Jul 152008

This one has been bothering me ever since the Question and Answer Session at the ISS Expo at the Venetian in Las Vegas in February of this year. I just had to write about it this month.

A question was asked at the Session about using the facility for garage sales. I think the question was misunderstood. I think the question was “Do you allow your facility to be used to host flea markets and garage sales or other charitable events?” However an operator answered that he has had a lot of success with garage sales instead of going through the lien sale process. For some reason that concept spent the entire week in Las Vegas trickling down to people wondering: (A) why I was banging my head against an airwall during the Session; and (B) why I have never recommended garage sales instead of lien sales.

In my opinion it is not legal to conduct a garage sale in lieu of a lien sale, as provided by your self-storage statute or, in states without a self-storage statute, the Uniform Commercial Code.
Let us examine why. In summary, all self-storage statutes, in some fashion, discuss that after a period of default and after other prerequisites such as certified mail, notices in opposition to a lien sale, advertising in a newspaper of general circulation or posting notices around the town, that you are entitled to exercise your lien against the stored property by selling the stored property.

A garage sale to me indicates that you have put the items out with a pre-determined price, that you have put a price tag on each item and that you are willing to sell the item for a certain price. Whether or not haggling is allowed, at some point if someone meets “your price” the item is then sold. Unfortunately garage sales are not designed to begin and end within a short period of time like an auction or public sale where all bidders are gathered around to look at an item, then everyone gets an opportunity to bid against the other to see who will pay the highest price for the item(s), and then a winner is declared. As you can see, the problem with the idea of a garage sale is you will never know whether you could have sold the item for more money had you waited for another buyer to come along. That is the advantage or importance of having an auction or public sale. You know of all the buyers coming to the sale that day that you will fetch the highest price any buyer will pay for that specified unit or item.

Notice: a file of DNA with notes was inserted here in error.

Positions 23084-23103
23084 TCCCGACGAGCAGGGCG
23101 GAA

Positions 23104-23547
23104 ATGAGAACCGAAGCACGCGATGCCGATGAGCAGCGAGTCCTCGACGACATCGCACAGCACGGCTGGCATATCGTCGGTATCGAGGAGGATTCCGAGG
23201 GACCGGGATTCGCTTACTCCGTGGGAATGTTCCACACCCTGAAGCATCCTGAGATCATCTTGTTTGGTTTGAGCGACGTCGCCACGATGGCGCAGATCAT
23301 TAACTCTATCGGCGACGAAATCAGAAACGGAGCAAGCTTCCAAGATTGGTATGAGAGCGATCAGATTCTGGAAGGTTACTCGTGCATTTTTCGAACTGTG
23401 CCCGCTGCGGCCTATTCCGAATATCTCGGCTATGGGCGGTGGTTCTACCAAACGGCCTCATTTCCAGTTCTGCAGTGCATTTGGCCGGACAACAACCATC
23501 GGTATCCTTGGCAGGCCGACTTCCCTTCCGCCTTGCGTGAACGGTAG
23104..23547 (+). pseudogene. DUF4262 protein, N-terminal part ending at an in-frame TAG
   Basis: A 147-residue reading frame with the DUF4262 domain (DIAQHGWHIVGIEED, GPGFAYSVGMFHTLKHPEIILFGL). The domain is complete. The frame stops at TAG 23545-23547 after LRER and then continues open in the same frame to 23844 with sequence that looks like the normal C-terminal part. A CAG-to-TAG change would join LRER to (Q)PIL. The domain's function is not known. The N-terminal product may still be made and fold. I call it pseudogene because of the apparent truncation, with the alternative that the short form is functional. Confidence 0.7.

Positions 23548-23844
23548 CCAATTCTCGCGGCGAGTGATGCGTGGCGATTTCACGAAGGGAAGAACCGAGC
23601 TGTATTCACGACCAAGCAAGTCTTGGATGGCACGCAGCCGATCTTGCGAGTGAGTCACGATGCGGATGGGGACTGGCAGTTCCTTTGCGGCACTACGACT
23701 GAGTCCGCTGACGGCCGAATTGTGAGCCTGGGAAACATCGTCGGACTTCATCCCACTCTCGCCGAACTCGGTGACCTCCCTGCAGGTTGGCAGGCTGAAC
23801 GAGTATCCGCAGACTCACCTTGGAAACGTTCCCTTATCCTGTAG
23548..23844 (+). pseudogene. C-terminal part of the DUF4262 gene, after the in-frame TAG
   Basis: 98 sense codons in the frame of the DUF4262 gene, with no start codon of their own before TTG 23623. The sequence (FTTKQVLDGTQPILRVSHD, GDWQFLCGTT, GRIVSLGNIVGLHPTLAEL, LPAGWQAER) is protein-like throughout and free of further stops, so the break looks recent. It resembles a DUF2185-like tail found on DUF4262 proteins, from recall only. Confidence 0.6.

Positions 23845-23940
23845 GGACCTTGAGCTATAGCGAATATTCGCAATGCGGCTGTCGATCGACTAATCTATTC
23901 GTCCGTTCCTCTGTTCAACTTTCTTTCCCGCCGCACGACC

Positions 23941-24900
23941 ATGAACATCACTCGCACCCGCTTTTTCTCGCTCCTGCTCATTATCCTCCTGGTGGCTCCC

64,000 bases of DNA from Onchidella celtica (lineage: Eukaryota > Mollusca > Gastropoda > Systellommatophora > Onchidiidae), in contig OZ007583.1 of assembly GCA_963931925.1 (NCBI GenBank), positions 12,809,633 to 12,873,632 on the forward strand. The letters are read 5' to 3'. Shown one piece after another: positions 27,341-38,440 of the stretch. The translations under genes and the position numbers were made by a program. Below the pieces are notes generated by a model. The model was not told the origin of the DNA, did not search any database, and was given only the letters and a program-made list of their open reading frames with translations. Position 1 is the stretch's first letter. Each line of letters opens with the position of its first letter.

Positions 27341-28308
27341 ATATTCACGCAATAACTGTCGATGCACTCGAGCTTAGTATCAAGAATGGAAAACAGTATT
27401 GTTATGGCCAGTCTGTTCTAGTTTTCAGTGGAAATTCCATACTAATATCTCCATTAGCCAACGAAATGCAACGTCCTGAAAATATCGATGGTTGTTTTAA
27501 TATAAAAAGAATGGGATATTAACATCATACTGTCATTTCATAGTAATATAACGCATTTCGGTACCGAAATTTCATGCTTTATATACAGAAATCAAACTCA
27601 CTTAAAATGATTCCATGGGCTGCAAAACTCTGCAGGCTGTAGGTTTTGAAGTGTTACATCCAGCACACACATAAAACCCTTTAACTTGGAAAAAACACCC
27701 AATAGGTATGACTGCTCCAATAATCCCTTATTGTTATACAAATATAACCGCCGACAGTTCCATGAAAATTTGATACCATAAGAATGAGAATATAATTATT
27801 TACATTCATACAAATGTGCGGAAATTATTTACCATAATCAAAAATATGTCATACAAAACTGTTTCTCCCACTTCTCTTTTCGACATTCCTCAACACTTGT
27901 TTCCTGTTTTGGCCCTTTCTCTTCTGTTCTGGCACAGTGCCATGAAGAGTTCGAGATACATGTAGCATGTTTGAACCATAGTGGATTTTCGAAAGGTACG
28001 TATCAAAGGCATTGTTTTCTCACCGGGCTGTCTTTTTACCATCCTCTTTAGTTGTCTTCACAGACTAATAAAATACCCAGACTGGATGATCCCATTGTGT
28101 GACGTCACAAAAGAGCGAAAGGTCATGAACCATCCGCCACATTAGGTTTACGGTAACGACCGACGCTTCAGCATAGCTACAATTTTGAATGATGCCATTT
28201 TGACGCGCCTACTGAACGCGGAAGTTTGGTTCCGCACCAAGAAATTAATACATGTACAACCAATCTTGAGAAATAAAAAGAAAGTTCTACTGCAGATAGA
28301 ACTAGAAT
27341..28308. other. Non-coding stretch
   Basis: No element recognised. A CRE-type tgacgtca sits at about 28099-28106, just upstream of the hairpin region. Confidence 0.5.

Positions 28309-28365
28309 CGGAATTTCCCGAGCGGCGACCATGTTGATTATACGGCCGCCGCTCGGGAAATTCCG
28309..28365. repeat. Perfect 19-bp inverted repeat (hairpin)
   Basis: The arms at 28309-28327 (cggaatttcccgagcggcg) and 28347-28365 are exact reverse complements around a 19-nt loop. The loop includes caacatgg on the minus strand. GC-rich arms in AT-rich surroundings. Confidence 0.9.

The state self-storage statutes, in general, say that a sale must be conducted in a commercially reasonable manner, such as the California statute. Statutes such as Georgia specifically say that the items must be sold to the highest bidder, indicating the requirement of an auction or a public sale. In any case, you could go through all state statutes and you would find the requirements are essentially the same. You are required to sell the items for as much money as you can reasonably fetch. I have previously written in ISS Magazine what makes a sale commercially reasonable (July 2006). Without going through that entire list from the article again, the UCC in most states sets out a 12 part test on what makes a sale commercially reasonable. Of course, the test has nothing to do with self-storage in particular, in most states; it just looks at what makes a sale generally commercially reasonable. That list is:

1. The nature of the collateral including its fair market value;

2. The re-sale price of the collateral;

3. The nature and amount of advertising to get buyers to a sale;

4. The use of genuine reasonable efforts to reach the appropriate market best able to use the collateral;

5. Whether the secured parties’ efforts are reasonably calculated to achieve a reasonable number of bidders or potential purchasers in an appropriate market;

6. The methods used to solicit bidders or potential purchasers;

7. The number of potential bidders contacted prior to the sale;

8. The nature of the sale (was it public or private?);

9. Was the sale conducted in a reasonable manner under normal business conditions (using standard business practices?) Were the services performed by an experienced, professional auctioneer;

10. The number of bids actually received;

11. The presence of collusion or self-dealing;